After Camden Lock, with its colourful market, and the newly renovated area around Kings Cross the canal enters one of its three tunnels – the Islington Tunnel – which takes it under Upper Street, the borough’s bustling main thoroughfare, to emerge at Duncan Street just east of Angel tube station.

Begun in 1812, the Regent’s Canal was part of architect and town planner John Nash’s development for this part of North London. He envisioned “barges moving through the urban landscape”. The scheme was named after Nash’s patron, the Prince Regent, George, Prince of Wales (later George IV).

The canal was intended to carry imported goods from East London’s docks to the heart of England via a link with the Grand Union canal and, in reverse, manufactured goods from the industrial Midlands to the rest of the world. 

The coming of the railway almost superseded the canal completely and while it did survive commercial traffic diminished. By the 1970s this previously busy waterway was all but abandoned.

The Islington Tunnel is the longest on the Regent’s Canal but there is no path through it so horses that towed the barges had to be unhitched and walk the length of the 878 metre tunnel overground.

You can see evidence of this at the Duncan Street exit where there is a ramp up from the canal rather than steps. Without horses the bargees had to ‘leg’ their boats through the tunnel lying flat on their backs and pushing them along using their legs against the roof of the tunnel. 

Before walking along the towpath from here it is worth looking at Duncan Terrace, a charming row of  18th-century houses. There are several blue plaques on the houses celebrating famous past residents.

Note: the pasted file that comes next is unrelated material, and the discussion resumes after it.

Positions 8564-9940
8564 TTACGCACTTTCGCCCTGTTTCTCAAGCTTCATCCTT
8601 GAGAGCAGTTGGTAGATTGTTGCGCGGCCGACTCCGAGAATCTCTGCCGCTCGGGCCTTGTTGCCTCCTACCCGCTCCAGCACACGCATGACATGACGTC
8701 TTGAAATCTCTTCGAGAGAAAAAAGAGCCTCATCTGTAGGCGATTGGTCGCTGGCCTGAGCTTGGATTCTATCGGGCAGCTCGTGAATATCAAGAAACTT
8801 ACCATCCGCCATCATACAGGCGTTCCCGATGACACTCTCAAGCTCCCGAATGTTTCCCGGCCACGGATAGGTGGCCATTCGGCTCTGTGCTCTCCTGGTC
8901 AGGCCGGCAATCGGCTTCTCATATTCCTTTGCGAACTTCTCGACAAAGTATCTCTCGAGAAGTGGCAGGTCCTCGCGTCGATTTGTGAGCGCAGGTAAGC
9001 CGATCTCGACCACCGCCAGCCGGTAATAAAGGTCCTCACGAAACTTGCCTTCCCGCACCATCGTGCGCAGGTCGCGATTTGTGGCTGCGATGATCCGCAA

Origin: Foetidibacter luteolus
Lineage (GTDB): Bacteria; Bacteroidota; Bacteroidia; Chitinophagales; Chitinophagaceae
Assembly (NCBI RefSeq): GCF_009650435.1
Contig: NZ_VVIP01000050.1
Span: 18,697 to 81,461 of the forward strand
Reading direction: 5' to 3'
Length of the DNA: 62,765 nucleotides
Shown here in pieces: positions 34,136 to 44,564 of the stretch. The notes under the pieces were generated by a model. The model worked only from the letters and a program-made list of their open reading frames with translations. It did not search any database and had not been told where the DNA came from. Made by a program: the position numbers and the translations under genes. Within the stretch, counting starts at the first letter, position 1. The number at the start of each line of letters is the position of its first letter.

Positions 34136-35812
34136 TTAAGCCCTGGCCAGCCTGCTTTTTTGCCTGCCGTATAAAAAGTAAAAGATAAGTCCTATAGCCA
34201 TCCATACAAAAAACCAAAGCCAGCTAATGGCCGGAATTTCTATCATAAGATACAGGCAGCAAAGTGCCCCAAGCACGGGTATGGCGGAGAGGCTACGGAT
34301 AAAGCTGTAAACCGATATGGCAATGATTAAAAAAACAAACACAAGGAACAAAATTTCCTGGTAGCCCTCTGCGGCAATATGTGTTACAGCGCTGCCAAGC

Also close by you will find The Island Queen and the Narrowboat – two good pubs to fuel you for your walk. There is no shortage of pubs where canal people lived and worked hard!

Along the towpath you come to City Road basin which was built in 1820 and quickly became more popular for trade than the large basin in Paddington further west. It became the distribution centre for London, especially in heavy goods such as coal, timber, bricks and sand, reflecting the expansion and development  of London and growth of the building trades. However, as the railway gradually took over, by 1929 both canal and basin had begun a steady decline. 

In 2004 islington Council’s regeneration plan opened up the basin to the public for the first time providing open space and sailing facilities. Developers saw an opportunity to convert warehouses to apartments following the success of such schemes in Docklands.

As you continue eastwards notice Shepherdess Walk where you will find another reminder of more bucolic times. At the opposite end of this street, which provided access to the wharves, is a pub immortalised in the nursery rhyme ’Pop Goes the Weasel’:

         Up and down the City Road 

         In and out of the Eagle

         That’s the way the money goes

         Pop! Goes the weasel.

Now you’re almost at the Islington border where the towpath continues past little galleries and studios. It is a favourite with walkers, runners and cyclists many of whom use it as commuter route.

Starting at Angel tube station and ending at Haggerstown overground station, it’s a great walk and, being a canal, is conveniently flat.